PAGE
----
Vanessa Rossi
(Former Chatham House Expert)

The global financial system has suffered a once-in-a-century meltdown. Confidence is shattered and panic has taken hold. Even before the latest explosion in the financial crisis, the leading OECD economies were diving into an unusually synchronized recession, driven by the simultaneous collapse in consumer and business spending and a rising threat of job losses and bankruptcies. If the world's central banks do not restore order soon, this recession will become a major slump.

For the financial economy, it is now a much bigger problem than simply adding up the bad debts, even though this figure has become even bigger and more widespread. On top of this are the nasty effects of marking down all debt - good and bad - based on the slide in asset prices. Such a mark down has the potential to blow massive holes in financial institutions balance sheets and few have the cash and reserves to readily cover the gap. Central banks and governments are helping out but this may be too little too late.

For households and companies alike, the risk is no longer limited to cutting spending plans. The immediate threat is the freezing up of credit and struggle to access working capital that pays wages and input costs. The loss in spending already in the pipeline is enough to cause a nasty recession - GDP will probably fall in the US and Europe in 2009 - but taking account of current turmoil, the drop in GDP could escalate to proportions more typically seen in third world debt crises. Some suggest a drop as big as 10% during the next few months.

To illustrate the impact of the credit crunch, the State of California is having problems with credit lines necessary to pay teachers wages - this is the type of problem that hit Russia in the mid-1990s but was never expected to be seen in the US. In the worst phase of the 1997-98 crisis, Asian companies could not even get finance to ship goods out of the factories and ports - it seems unbelievable that this threat is now being contemplated on a global scale. For the consumer, this is equivalent to finding plastic is no longer accepted and cash machines close. If voters want to know why central banks and governments have to lead a bail out for the global financial system, they should think of the consequences for themselves of such a collapse in trust and the monetary system.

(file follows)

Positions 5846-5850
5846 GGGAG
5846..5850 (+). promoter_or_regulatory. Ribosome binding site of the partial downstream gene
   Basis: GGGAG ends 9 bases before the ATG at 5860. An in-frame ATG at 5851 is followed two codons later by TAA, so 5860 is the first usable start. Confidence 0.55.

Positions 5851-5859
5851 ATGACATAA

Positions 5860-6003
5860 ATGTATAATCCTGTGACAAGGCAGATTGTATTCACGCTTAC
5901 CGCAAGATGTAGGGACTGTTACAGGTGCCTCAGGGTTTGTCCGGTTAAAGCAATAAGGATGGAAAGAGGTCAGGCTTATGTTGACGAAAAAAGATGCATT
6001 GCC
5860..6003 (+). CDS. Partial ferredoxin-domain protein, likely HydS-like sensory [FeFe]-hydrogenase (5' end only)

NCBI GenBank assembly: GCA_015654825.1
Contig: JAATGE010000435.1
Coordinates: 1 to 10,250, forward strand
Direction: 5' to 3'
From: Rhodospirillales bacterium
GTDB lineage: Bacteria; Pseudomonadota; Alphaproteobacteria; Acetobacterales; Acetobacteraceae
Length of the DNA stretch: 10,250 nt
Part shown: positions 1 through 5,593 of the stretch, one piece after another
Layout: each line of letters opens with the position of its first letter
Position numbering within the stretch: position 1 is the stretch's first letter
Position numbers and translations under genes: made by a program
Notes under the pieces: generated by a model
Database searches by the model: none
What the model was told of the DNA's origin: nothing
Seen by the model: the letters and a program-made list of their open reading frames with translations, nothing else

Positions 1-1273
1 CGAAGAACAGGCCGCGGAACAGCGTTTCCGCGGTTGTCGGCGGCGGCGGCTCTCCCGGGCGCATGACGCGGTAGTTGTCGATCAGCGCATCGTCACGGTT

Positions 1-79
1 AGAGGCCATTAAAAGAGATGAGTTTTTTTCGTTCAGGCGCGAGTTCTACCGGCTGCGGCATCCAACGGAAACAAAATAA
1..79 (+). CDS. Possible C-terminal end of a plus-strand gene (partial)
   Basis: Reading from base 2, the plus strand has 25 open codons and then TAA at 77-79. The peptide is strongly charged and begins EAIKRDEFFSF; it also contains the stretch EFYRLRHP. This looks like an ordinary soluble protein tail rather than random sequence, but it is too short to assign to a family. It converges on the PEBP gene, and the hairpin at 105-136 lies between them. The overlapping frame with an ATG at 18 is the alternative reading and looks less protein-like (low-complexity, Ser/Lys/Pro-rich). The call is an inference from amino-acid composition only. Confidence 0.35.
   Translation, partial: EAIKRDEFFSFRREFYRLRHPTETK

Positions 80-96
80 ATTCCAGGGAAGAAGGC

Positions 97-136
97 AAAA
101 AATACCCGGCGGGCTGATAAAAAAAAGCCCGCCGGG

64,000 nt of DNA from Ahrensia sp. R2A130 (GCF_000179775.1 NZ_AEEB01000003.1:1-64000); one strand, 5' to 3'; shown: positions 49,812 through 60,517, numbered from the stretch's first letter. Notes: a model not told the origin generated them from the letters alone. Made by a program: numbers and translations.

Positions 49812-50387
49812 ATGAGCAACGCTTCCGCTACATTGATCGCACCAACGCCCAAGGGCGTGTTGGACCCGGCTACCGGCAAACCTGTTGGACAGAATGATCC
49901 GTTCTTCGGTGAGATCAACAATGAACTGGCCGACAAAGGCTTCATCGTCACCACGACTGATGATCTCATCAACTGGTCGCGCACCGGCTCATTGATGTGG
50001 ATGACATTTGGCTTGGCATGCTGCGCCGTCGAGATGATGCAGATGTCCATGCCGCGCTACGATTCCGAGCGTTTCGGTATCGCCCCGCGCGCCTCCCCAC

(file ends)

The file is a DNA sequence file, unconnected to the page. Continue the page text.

Will this recession engulf the global economy? Up to mid-2008, the emerging market economies remained strong but now the crisis has deepened it will impact everywhere. The outcome for China is particularly important as it has been the mainstay of growth over the last couple of years - it has doubled its share of world GDP over the last decade and now offers the best hope for keeping the world economy ticking over. However, it seems increasingly doubtful that any region will remain immune from the crisis even if some countries, like China, avoid a recession - the highly coincident weakening in the US, Europe and Japan points to a substantial shock to global trade and commodity markets, the boom-bust in property has hit many countries and the panic in stock markets is also global. This crisis is not only taking a toll at a worldwide level but it will also require a massive global effort - and possibly some extraordinary 'out of the box' measures - to turn around.

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Further Resources

Synchronized Dive into Recession: Focus on Damage Limitation, Briefing Paper, Vanessa Rossi, October 2008